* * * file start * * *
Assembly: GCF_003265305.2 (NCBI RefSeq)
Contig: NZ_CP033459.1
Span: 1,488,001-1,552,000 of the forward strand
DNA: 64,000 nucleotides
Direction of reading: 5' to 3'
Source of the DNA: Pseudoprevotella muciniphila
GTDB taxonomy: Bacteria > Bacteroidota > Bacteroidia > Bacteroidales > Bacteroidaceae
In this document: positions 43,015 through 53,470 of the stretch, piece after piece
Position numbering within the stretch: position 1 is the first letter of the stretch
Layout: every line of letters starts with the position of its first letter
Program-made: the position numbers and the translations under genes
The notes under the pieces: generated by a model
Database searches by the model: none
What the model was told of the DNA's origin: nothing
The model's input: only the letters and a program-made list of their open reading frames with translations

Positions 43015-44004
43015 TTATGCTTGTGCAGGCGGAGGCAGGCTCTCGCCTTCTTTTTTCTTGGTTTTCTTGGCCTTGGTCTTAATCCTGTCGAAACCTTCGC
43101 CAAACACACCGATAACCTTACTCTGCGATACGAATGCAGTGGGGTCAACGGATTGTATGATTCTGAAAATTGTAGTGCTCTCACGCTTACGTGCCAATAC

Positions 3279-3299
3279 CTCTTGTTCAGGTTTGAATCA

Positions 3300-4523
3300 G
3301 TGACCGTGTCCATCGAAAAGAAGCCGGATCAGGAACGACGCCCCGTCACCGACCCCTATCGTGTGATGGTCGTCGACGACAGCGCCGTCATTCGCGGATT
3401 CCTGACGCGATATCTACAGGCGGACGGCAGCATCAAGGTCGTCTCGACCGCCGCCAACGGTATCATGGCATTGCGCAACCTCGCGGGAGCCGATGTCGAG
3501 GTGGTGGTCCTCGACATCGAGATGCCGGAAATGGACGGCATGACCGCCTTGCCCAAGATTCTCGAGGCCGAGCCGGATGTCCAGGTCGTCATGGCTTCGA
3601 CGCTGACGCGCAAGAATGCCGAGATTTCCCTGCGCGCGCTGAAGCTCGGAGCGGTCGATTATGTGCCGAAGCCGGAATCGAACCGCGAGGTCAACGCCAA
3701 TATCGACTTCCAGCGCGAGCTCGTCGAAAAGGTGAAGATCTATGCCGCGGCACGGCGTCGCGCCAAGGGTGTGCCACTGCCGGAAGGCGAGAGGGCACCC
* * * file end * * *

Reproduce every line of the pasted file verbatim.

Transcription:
Assembly: GCF_003265305.2 (NCBI RefSeq)
Contig: NZ_CP033459.1
Span: 1,488,001-1,552,000 of the forward strand
DNA: 64,000 nucleotides
Direction of reading: 5' to 3'
Source of the DNA: Pseudoprevotella muciniphila
GTDB taxonomy: Bacteria > Bacteroidota > Bacteroidia > Bacteroidales > Bacteroidaceae
In this document: positions 43,015 through 53,470 of the stretch, piece after piece
Position numbering within the stretch: position 1 is the first letter of the stretch
Layout: every line of letters starts with the position of its first letter
Program-made: the position numbers and the translations under genes
The notes under the pieces: generated by a model
Database searches by the model: none
What the model was told of the DNA's origin: nothing
The model's input: only the letters and a program-made list of their open reading frames with translations

Positions 43015-44004
43015 TTATGCTTGTGCAGGCGGAGGCAGGCTCTCGCCTTCTTTTTTCTTGGTTTTCTTGGCCTTGGTCTTAATCCTGTCGAAACCTTCGC
43101 CAAACACACCGATAACCTTACTCTGCGATACGAATGCAGTGGGGTCAACGGATTGTATGATTCTGAAAATTGTAGTGCTCTCACGCTTACGTGCCAATAC

Positions 3279-3299
3279 CTCTTGTTCAGGTTTGAATCA

Positions 3300-4523
3300 G
3301 TGACCGTGTCCATCGAAAAGAAGCCGGATCAGGAACGACGCCCCGTCACCGACCCCTATCGTGTGATGGTCGTCGACGACAGCGCCGTCATTCGCGGATT
3401 CCTGACGCGATATCTACAGGCGGACGGCAGCATCAAGGTCGTCTCGACCGCCGCCAACGGTATCATGGCATTGCGCAACCTCGCGGGAGCCGATGTCGAG
3501 GTGGTGGTCCTCGACATCGAGATGCCGGAAATGGACGGCATGACCGCCTTGCCCAAGATTCTCGAGGCCGAGCCGGATGTCCAGGTCGTCATGGCTTCGA
3601 CGCTGACGCGCAAGAATGCCGAGATTTCCCTGCGCGCGCTGAAGCTCGGAGCGGTCGATTATGTGCCGAAGCCGGAATCGAACCGCGAGGTCAACGCCAA
3701 TATCGACTTCCAGCGCGAGCTCGTCGAAAAGGTGAAGATCTATGCCGCGGCACGGCGTCGCGCCAAGGGTGTGCCACTGCCGGAAGGCGAGAGGGCACCC